Lu Ziqi wanted to hate the present Emperor, but could not.
The actions of Liu Bang had to some extent created the situations which had led to the deaths of Ziqi’s sister Ji and Xiang Yu – there had been enough retellings of the latter’s death for Ziqi to know the broad course of events. He had admired his brother-in-law’s actions and decision, of a piece with his previous life and attitudes, and also his sister’s, choosing the honourable option. He would have had them live, with some success, however small, but the fates had planned differently, this lifetime.
Ziqi had initially wanted to take revenge, regardless of the consequences in this life and beyond, but with the passage of time the sentiment had faded. “Doing something” to the Emperor would now be meaningless, and, given the ages of Liu Bang’s sons, would probably lead to more conflict across the world – not a legacy Xiang would have wanted – nor Ziqi himself.
Besides, Ziqi was prepared to admit, the Emperor had made some improvements to the lives of the general populace – though there were fewer opportunities for soldiers of the former kingdoms and military groupings to find new employment as such. Given what he had achieved with Xiang he was no longer suited to being an ordinary soldier, but did not wish to settle down as a farmer or somesuch occupation yet.
Being an escort with military training for scholars, merchants and others, suited him, for the present, and he was acquiring some money for the future. There were times when he could tell those he worked for something about Xiang and the others, known and encountered, not that he would admit the actual closeness to most.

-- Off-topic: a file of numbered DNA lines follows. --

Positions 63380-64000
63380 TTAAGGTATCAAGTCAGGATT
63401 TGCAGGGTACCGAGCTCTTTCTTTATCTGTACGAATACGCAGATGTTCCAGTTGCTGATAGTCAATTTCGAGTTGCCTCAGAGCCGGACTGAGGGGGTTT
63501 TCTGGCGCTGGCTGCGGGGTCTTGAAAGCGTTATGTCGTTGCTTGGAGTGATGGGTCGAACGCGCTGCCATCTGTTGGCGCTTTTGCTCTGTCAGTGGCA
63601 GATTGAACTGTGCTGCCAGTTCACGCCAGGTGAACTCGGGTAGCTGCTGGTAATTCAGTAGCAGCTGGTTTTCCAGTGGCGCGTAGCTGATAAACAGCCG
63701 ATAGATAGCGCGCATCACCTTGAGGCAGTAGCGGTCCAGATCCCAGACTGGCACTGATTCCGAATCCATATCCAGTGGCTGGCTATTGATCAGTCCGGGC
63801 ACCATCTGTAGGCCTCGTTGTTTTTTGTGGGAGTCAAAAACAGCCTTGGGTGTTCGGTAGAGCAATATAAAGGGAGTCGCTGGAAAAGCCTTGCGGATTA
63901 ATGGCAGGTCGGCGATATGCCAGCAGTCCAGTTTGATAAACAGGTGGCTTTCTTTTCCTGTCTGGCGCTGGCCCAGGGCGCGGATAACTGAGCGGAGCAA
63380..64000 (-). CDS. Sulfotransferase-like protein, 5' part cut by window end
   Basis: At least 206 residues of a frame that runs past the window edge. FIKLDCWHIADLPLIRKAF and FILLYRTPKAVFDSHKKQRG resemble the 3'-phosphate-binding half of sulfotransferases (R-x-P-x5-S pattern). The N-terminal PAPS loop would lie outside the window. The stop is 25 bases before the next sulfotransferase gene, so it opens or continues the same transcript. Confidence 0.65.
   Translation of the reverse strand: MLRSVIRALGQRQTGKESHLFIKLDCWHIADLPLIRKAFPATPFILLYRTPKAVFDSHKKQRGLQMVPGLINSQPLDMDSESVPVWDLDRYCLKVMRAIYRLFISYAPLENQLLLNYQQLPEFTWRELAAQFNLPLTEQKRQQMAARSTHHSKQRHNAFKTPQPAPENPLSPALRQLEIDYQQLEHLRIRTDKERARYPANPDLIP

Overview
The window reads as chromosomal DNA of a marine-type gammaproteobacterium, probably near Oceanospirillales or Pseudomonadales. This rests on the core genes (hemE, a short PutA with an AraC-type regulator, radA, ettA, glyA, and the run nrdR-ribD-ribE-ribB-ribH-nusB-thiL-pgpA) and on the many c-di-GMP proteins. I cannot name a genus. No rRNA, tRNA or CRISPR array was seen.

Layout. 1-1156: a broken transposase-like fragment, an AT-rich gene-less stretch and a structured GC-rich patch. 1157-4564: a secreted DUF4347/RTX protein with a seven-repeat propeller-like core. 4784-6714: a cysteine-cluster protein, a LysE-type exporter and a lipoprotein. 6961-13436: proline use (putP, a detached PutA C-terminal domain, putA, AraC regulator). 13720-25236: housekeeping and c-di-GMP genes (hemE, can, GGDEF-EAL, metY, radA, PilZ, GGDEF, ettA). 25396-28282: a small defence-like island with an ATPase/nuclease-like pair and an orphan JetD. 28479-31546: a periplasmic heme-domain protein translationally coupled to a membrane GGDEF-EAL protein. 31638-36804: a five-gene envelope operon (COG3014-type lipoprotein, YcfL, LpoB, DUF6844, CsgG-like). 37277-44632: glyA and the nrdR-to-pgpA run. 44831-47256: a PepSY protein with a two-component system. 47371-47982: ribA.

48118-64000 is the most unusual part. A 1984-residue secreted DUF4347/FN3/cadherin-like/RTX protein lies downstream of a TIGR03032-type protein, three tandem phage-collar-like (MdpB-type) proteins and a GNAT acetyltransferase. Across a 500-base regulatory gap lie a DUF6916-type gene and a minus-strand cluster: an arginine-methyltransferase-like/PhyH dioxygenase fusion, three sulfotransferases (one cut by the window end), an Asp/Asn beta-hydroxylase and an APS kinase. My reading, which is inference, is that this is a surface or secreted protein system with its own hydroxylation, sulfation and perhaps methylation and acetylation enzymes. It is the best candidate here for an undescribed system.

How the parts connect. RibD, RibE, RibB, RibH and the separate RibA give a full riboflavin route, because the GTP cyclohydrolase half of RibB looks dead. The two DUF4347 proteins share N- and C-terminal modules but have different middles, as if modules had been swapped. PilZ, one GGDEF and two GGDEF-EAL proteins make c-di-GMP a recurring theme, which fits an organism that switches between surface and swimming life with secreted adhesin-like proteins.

‘The Emperor will be passing this way in the next couple of days,’ said the village headman to Ziqi and his current employer, a merchant on a trading journey.
‘We should see him as the opportunity has arisen – are there any restrictions?’ the merchant asked.
‘Keep a respectable distance, behave in a reputable manner and the rest of it, like all such persons in authority passing through. There’s usually a distribution – and we decide afterwards what to do with it.’ An obvious hint to the merchant, as the latter would be aware: if asked Ziqi could advise appropriately.
The merchant had already decided to witness the event – it would be a future discussion topic for him as for the villagers, as well as a spectacle. Ziqi managed to control his reaction – he had not mentioned his history in much detail on this occasion and did not know whether Liu Bang would recognise him.
Xiang had occasionally told the story of seeing the old Emperor’s carriage and how it had led him to aim for power, so there was a link – but now Ziqi would leave the rebelling to someone else.
The cavalcade was splendid enough and would be long discussed in this village – as, no doubt, similar events were elsewhere.
The Emperor was sitting in an open carriage rather than riding a horse. Ziqi’s close study of the Emperor would not be considered strange in the context – though the why would be, if it had been known about.
Liu Bang had aged considerably since Ziqi had last seen him, and when he looked around his expression and stance was the one of someone often in constant pain from injuries sustained during battles. Ziqi became aware of his own healed war wounds – usually he suffered no more than the occasional twinge when he was not sufficiently careful. Rather than his former anger with its element of justification he now sympathised with, even pitied the other man, so obviously ill and tired. So much power, and you are mortal like the rest of us – and Xiang and Ji would not have wished what you are feeling now on you. Is the price of victory worth it for you?
‘You feeling alright?’ the merchant whispered.